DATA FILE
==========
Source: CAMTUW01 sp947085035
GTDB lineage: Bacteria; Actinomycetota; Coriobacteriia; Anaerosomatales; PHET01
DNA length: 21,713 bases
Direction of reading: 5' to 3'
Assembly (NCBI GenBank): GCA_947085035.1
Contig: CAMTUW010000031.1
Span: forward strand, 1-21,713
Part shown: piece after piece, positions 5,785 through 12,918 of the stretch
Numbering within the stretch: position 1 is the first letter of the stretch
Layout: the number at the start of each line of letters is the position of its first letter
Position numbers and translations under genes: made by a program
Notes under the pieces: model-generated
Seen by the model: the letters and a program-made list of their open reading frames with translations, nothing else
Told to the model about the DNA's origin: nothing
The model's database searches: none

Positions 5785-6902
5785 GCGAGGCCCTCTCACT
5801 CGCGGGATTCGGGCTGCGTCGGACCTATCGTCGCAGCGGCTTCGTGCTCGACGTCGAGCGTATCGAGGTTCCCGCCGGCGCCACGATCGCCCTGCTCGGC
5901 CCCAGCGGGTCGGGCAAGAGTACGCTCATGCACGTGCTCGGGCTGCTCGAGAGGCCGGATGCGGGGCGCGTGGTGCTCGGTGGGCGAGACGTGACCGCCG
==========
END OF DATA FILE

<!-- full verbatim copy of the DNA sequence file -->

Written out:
Source: CAMTUW01 sp947085035
GTDB lineage: Bacteria; Actinomycetota; Coriobacteriia; Anaerosomatales; PHET01
DNA length: 21,713 bases
Direction of reading: 5' to 3'
Assembly (NCBI GenBank): GCA_947085035.1
Contig: CAMTUW010000031.1
Span: forward strand, 1-21,713
Part shown: piece after piece, positions 5,785 through 12,918 of the stretch
Numbering within the stretch: position 1 is the first letter of the stretch
Layout: the number at the start of each line of letters is the position of its first letter
Position numbers and translations under genes: made by a program
Notes under the pieces: model-generated
Seen by the model: the letters and a program-made list of their open reading frames with translations, nothing else
Told to the model about the DNA's origin: nothing
The model's database searches: none

Positions 5785-6902
5785 GCGAGGCCCTCTCACT
5801 CGCGGGATTCGGGCTGCGTCGGACCTATCGTCGCAGCGGCTTCGTGCTCGACGTCGAGCGTATCGAGGTTCCCGCCGGCGCCACGATCGCCCTGCTCGGC
5901 CCCAGCGGGTCGGGCAAGAGTACGCTCATGCACGTGCTCGGGCTGCTCGAGAGGCCGGATGCGGGGCGCGTGGTGCTCGGTGGGCGAGACGTGACCGCCG